McDougal Littell Biology Textbook – Page 70
3.1 Cell Theory
1. Explain the three major principles of cell theory in your own words.
2. What characteristics are shared by most cells?
3. How did improvements in the microscope help scientists form the cell theory?
4. How do prokaryotic and eukaryotic cells differ?
5. Today, scientists can study human cell grown in petri dishes. Explain how this technique builds
on the work of early scientists.
6. In what way are cells similar to atoms?
7. Suppose a certain poison kills human cells by blocking pores in the nuclear membrane. Explain
why it would or would not kill bacteria.
3.2 Cell Organelles:
8. What are the differences between plant and animal cells?
9. What problems might a cell experience if it had no cytoskeleton?
10. How are the nucleus and a vesicle similar and different in structure and function?
11. In what ways are lysosomes, vesicles and the central vacuole similar?
12. Would it be accurate to say that a chloroplast makes energy for a plant cell? Explain your
13. What are the functions of the cytoskeleton?
14. Describe the structure of the nucleus.
15. Explain the structure and function of the mitochondria.
16. What function does the cell wall perform in a plant?
17. What similarities do mitochondria and chloroplasts share?
18. Describe how the endoplasmic reticulum, mitochondrion and Golgi apparatus are structurally
19. Medicine, alcohol and many drugs are detoxified in liver cells. Why do you think the liver cells of
some people who abuse alcohol and drugs have an increased amount of smooth ER?
3.3. Cell Membrane:
20. Describe a semi-permeable membrane with which you are already familiar.
21. How do intracellular receptors differ from membrane receptors?
22. Why do phospholipids form a double layer?
23. Explain how membrane receptors transmit messages across the cell membrane.
24. Describe the similarities between enzymes and receptors.
25. If proteins were rigid, why would they make poor receptors?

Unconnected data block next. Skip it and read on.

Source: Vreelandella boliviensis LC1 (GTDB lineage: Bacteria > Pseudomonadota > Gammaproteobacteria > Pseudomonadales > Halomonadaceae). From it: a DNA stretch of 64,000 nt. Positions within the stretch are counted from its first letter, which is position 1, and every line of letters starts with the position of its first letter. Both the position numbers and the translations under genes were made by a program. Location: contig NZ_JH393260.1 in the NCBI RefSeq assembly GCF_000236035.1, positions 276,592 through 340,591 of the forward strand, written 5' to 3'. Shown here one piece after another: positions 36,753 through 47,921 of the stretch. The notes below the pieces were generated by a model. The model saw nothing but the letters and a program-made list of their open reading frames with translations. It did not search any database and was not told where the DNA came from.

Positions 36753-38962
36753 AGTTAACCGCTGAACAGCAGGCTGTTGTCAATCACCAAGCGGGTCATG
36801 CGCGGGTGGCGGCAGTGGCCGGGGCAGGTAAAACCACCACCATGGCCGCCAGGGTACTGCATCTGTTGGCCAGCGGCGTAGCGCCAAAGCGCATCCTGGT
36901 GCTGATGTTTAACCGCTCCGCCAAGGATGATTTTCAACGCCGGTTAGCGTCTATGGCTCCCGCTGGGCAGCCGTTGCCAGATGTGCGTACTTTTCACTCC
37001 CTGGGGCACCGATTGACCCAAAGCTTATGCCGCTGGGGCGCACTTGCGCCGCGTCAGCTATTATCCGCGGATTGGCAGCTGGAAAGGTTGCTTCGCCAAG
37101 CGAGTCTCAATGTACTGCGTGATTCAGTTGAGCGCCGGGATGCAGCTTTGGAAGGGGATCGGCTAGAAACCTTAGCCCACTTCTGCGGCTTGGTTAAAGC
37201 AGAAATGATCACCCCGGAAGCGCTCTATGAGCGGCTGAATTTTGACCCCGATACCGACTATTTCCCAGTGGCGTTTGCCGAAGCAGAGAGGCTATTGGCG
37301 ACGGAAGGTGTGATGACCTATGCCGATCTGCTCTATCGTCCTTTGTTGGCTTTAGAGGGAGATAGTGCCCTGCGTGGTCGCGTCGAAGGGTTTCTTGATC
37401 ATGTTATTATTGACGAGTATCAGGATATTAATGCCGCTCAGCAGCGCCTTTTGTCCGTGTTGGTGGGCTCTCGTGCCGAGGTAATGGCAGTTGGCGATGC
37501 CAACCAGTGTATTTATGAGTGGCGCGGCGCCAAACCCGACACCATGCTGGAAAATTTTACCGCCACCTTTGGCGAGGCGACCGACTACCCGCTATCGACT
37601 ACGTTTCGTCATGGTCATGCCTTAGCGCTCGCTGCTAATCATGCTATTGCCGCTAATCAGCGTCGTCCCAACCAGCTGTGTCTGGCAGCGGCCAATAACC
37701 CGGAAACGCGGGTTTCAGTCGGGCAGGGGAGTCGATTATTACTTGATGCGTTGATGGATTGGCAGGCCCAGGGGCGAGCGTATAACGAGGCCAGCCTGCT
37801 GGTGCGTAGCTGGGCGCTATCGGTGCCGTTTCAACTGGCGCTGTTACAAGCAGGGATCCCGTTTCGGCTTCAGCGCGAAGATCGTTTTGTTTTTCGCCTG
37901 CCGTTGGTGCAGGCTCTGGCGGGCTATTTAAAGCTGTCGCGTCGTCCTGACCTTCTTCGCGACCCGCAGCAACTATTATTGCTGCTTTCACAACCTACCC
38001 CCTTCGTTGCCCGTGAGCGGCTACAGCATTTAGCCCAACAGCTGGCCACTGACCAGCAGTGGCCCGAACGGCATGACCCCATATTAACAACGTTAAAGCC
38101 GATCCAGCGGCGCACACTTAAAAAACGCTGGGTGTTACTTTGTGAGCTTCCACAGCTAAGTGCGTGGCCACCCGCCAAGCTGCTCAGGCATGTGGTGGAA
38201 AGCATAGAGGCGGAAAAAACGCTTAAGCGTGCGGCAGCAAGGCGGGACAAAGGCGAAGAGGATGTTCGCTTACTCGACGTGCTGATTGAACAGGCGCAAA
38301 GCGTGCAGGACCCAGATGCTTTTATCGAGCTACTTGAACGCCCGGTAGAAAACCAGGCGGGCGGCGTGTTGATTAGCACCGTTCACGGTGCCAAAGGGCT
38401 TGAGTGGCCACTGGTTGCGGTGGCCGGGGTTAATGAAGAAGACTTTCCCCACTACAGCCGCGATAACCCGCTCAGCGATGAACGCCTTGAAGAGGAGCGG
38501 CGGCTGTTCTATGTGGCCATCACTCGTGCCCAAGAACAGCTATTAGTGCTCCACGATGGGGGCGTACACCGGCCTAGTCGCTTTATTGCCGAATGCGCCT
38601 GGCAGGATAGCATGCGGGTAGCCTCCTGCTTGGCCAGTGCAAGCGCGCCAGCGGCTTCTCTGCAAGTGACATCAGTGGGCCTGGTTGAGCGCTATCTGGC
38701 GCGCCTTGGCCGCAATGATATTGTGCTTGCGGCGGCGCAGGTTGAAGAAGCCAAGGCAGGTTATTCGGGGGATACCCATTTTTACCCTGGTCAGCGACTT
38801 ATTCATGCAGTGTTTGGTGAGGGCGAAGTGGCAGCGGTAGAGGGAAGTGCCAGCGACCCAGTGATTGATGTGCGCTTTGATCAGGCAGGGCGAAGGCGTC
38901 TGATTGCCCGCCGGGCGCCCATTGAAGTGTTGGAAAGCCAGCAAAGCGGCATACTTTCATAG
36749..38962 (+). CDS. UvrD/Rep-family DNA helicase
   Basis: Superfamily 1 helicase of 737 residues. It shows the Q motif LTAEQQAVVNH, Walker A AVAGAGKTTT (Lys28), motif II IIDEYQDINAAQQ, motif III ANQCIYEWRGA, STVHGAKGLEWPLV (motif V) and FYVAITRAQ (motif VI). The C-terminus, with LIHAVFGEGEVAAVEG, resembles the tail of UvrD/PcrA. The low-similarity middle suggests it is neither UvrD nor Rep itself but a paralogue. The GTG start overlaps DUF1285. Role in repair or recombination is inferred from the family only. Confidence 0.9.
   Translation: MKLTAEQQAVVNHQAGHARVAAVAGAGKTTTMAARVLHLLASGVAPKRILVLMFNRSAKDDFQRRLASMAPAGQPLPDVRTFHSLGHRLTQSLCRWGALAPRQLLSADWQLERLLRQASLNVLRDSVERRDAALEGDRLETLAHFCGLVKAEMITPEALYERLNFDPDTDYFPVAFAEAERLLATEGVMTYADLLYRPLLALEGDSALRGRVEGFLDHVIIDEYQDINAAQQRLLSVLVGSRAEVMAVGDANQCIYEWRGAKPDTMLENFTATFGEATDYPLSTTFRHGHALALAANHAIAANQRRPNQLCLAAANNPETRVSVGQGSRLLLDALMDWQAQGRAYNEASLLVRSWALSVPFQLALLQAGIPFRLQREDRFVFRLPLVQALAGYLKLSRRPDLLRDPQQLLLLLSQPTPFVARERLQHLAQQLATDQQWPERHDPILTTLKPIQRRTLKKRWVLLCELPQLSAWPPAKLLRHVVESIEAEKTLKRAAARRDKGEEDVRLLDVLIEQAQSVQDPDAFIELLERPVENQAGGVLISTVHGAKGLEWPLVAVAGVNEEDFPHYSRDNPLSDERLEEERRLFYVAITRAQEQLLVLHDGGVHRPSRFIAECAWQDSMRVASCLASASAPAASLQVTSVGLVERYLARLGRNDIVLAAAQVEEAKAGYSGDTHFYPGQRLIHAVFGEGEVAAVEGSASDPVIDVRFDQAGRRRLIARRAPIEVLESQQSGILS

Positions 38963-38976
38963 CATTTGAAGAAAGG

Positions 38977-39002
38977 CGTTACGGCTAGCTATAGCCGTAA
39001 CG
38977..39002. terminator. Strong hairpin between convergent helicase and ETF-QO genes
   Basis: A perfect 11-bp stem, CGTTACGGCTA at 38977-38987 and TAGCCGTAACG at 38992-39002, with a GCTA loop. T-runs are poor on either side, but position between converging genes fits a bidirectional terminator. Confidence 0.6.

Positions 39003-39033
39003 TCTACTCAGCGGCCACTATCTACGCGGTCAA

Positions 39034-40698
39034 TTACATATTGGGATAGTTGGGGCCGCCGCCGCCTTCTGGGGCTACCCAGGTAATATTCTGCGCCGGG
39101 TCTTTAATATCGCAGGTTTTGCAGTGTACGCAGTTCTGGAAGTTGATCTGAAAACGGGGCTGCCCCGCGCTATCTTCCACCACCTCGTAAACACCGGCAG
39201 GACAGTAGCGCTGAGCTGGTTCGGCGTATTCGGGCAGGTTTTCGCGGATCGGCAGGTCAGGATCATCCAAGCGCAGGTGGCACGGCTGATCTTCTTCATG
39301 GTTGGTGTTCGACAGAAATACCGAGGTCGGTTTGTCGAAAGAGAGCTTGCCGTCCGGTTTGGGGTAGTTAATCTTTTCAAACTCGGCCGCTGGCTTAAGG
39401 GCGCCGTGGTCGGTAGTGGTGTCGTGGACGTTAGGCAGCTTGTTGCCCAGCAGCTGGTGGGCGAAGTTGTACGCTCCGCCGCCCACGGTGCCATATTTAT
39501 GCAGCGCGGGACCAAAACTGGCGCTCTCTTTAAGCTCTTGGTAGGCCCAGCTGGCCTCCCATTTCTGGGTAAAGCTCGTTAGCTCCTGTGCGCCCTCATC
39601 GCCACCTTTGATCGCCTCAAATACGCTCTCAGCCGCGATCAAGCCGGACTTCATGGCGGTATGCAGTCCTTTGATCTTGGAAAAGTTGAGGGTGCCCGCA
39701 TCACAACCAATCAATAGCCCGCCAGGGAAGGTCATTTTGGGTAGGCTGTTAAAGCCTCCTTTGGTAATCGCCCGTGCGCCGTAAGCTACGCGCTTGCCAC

26. Insulin helps cells take up sugar from the blood. Explain the effect on blood sugar levels if
insulin receptors stopped working.
3.4 Diffusion and Osmosis
27. How would adding salt to the isotonic solution surrounding a red blood cell affect the cell?
28. What will happen to a houseplant if you water it with salt water (a hypertonic solution)?
29. Explain why transport proteins are needed in the cell membrane.
30. Explain what a concentration gradient is and what it means for a molecule to diffuse down its
31. Explain why facilitated diffusion does not require energy from a cell.
32. A cell is bathed in fluid. However, you notice that water is flowing out of the cell. In what kind of
solution is this cell immersed? Isotonic, hypotonic, or hypertonic?
33. How are receptors and transport proteins similar.
34. When a person becomes dehydrated due to loss of fluids and solutes, saline solution (water and
salts) is infused into the bloodstream by medical personnel. Why is saline solution used instead
of pure water?
3.5 Active Transport, Endocytosis and Exocytosis
35. In what ways are active transport proteins similar to enzymes?
36. What might happen if vesicles in your neurons were suddenly unable to fuse with the cell
37. How do transport proteins that are pumps differ from those that are channels?
38. How do endocytosis and exocytosis differ from diffusion?
39. Small lipid molecules are in high concentration outside a cell. They slowly cross the membrane
into the cell. What term describes this action? Does it require energy?
40. Ions are low in concentration outside a cell. They move rapidly into the cell via protein
molecules. What term describes this action? Does it require...
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